Quantum physics or quantum mechanics?
Quantum physics is really a description of what happens when a single photon hits a single atom. It can be extended to a few photons hitting a few atoms, but once a large number of atoms are involved, it becomes a “classical” physics system. The rules of quantum physics are known as quantum mechanics. They are mentally challenging to grasp, and to apply, because they are often counterintuitive. However, they work! Our modern world is full of quantum systems which we have built because of our understanding of quantum mechanics. Lasers, solar cells, the transistor and modern silicon chips are all possible because of it.
So what about homeopathy?
According to homeopathic postulates medicine becomes MORE effective the more it is diluted. That’s clearly counterintuitive. In fact, the levels of dilution used in homeopathy mean that given the small quantities of original substance, there is essentially nothing left after it has been diluted many times. Anyone with some basic knowledge of chemistry can demonstrate that very handily.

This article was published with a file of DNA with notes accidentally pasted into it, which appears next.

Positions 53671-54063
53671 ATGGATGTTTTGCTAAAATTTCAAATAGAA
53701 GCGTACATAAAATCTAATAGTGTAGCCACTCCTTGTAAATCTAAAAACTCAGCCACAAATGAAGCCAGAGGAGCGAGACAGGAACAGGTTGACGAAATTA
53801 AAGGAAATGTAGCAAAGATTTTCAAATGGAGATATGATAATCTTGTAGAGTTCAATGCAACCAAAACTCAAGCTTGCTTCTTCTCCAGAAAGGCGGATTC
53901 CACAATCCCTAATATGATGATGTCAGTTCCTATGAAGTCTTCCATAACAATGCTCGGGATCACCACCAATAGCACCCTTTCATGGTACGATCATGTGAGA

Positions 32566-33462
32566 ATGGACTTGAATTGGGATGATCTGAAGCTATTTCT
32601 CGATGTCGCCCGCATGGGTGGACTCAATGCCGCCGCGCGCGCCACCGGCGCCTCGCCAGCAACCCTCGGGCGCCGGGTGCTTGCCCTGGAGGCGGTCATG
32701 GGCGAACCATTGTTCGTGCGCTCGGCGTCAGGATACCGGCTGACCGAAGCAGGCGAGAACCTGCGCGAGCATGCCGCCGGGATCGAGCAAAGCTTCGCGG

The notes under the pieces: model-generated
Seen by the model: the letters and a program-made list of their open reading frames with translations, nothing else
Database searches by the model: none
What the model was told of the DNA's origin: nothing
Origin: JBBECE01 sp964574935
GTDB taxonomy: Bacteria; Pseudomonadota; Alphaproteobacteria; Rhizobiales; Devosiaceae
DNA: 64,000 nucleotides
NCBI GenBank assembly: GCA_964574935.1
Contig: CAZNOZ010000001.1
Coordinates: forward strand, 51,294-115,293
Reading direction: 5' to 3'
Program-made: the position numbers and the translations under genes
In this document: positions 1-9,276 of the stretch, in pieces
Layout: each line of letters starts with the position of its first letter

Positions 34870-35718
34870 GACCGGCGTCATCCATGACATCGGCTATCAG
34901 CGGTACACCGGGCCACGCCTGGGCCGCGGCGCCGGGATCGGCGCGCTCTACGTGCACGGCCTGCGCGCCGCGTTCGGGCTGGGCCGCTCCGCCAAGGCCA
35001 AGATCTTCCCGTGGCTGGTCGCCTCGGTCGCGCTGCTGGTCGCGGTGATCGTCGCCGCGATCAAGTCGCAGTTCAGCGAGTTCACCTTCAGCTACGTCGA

Practitioners of homeopathy then say that the diluted fluid is “retaining a memory” of the space originally occupied by the substance. This violates the third law of thermodynamics – Disorder tends to a maximum. No controlled scientific experiment has found evidence of any type of “molecular” memory in solvents such as water. They just do not retain that level of order. In fact, the established scientific model, is that the atoms and molecules in a liquid are moving with essentially random motion. This is known as Brownian motion, and Einstein was the first person to describe this in a mathematical manner.
Quantum physics as far from homeopathic medicines as you can get – a homeopathic medicine is a liquid, and not a suitable candidate system for the application of quantum mechanics.
Statistical thermodynamics, which is an offshoot of classical mechanics is the tool of choice for a physicist in those cases. Invoking mysterious “quantum” effects, without any proof of their existence and ignoring the colossal body of scientific evidence against homeopathic effects, is simply not good science. The sceptical and inquiring mind must be satisfied at some point, that they simply will not fit in with established scientific knowledge.